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22 Feb 2021 | 08:35

Europe open: Inflation, bond yield fears dampen sentiment

(Sharecast News) - European shares fell at the opening on on Monday as caution over rising bond yields, and inflation overshadowed optimism of an economic recovery as Covid vaccine rollouts gathered pace. The pan-European STOXX 600 index was down 1.15% at 0914 GMT with all major regional bourses lower.

Britain's FTSE 100 was 0.96% lower as the government prepared to release details of its planned path out of Covid-19 lockdowns.

Weekend reports suggested schools would re-open from March 8, while people will be able to meet outside in groups of six from March 29, just in time for Easter.

"Those steps have been prioritised ahead of the re-opening of restaurants and non-essential retail, which will not occur until April (daily covid-19 numbers permitting)," said Spreadex analyst Connor Campbell.

"This delay to the retail re-opening helps explain why the FTSE and pound have both opened the week in the red. For while investors are no doubt happy the country is loosening the restrictions once again, the reality is they don't hold positions in schools and picnics."

Investors were also eyeing a speech from European Central Bank President Christine Lagarde's on stability, economic co-ordination and governance in the EU later in the day.

In equity news, shares in security firm G4S fell 9.81% as Canada's GardaWorld declared its improved 235p-per-share offer as final.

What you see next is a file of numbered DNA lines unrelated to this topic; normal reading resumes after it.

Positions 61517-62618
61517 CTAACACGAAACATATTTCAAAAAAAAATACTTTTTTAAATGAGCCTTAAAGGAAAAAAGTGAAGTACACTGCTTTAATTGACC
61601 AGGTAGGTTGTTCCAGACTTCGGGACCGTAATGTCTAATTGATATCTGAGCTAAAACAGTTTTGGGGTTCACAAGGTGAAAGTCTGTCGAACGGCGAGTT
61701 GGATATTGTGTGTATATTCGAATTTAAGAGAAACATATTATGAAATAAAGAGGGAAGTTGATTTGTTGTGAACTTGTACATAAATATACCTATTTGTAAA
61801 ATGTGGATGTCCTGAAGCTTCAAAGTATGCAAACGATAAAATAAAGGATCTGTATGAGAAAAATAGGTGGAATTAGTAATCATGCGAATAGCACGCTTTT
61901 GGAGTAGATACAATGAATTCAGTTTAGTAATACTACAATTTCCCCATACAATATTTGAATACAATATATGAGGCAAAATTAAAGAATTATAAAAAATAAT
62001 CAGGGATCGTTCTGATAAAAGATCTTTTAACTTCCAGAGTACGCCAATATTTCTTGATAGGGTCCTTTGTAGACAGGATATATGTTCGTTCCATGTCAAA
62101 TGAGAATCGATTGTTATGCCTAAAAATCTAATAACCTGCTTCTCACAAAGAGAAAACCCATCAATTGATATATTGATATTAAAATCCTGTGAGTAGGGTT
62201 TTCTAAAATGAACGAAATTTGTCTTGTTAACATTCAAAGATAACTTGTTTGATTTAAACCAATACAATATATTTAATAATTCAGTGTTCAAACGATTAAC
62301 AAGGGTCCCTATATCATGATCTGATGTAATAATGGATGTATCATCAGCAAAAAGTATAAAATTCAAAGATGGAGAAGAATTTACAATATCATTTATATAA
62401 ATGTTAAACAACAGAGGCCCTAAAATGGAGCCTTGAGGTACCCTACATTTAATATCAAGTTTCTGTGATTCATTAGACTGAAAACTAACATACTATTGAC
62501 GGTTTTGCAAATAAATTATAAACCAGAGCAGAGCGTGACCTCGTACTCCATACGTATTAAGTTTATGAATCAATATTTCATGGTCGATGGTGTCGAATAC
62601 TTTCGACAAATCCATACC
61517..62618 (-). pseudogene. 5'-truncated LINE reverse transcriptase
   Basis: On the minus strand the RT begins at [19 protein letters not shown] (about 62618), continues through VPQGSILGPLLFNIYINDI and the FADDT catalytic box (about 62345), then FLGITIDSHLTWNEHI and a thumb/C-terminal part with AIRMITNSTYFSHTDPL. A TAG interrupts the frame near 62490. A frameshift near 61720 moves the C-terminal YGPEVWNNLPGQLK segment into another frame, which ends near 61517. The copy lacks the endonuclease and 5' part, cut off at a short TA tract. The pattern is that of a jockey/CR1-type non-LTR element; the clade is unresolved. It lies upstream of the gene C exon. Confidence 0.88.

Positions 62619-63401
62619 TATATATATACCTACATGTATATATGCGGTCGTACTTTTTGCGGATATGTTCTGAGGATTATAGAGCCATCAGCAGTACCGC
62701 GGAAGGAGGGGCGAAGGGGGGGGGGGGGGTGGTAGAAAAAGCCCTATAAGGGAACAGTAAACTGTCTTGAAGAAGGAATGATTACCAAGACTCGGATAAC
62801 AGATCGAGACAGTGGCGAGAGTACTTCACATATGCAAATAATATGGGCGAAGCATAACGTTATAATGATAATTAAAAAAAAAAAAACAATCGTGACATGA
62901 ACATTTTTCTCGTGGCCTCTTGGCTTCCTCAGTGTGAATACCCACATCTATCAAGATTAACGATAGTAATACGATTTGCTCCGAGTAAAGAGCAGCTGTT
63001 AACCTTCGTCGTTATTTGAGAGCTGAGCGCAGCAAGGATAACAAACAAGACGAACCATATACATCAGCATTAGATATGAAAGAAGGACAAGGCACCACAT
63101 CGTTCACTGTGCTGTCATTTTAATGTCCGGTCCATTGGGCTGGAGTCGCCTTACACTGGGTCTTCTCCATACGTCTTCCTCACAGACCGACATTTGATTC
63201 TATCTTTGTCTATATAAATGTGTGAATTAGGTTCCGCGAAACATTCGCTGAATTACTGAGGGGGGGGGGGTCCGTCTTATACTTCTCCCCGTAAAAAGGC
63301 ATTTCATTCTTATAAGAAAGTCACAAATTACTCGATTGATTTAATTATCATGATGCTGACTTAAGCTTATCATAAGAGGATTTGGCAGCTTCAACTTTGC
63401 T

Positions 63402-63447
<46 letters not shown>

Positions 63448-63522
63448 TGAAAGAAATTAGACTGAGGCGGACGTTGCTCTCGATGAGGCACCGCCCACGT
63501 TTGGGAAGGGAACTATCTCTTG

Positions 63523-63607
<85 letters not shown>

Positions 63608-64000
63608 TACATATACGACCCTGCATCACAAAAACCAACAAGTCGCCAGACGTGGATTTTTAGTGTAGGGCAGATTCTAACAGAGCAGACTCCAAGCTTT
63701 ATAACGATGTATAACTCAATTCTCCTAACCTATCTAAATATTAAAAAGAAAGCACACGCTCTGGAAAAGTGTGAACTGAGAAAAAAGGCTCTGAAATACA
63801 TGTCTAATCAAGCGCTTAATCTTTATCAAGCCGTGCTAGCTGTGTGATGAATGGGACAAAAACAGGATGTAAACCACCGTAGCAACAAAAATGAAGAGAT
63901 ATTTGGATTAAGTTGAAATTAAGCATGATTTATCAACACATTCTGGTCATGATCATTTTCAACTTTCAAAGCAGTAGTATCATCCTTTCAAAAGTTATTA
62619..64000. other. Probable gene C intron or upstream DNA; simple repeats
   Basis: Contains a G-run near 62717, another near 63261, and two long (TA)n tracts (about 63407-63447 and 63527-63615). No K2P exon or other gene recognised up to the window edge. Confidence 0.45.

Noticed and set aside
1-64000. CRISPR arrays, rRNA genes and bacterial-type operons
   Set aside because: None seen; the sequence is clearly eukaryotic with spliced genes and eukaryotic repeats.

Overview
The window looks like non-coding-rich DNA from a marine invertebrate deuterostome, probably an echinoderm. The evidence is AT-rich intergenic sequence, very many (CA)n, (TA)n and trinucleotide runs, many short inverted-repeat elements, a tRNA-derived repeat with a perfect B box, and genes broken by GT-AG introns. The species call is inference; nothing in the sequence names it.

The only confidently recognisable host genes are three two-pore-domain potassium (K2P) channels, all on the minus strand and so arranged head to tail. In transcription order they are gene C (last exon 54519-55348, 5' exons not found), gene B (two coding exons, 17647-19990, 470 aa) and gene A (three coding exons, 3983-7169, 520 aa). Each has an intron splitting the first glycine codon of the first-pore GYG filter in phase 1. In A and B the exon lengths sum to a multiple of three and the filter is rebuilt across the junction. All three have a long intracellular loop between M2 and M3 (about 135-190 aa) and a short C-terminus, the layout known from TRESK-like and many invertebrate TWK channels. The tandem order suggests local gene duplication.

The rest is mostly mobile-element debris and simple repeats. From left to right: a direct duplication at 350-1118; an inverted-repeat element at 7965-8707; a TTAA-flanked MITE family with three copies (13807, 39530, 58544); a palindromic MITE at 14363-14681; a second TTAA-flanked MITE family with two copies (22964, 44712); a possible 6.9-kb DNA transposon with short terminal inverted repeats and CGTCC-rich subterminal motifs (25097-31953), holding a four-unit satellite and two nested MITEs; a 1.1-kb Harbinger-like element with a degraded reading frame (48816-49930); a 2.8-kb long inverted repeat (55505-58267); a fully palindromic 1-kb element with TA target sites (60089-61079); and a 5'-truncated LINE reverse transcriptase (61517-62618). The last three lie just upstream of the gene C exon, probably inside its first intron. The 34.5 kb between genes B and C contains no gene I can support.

The announcement disappointed investors looking for a better deal than the 245p-a-share offer from rival Allied Universal which was accepted by the G4S board back last year.

"G4S has been a business that has seen its fair share of problems over the past three years, its share price down sharply from the record highs seen back in July 2017," said CMC Markets analyst Michael Hewson.

"Last year the company reported a £91m loss after writing down the value of its cash handling business, and has also been involved in a number of incidents that have damaged its credibility. The shareholder hold-outs need to accept that they are unlikely to wring any more out of this particular bid, and accept the money on the table now, with the shares falling back sharply in early trade."
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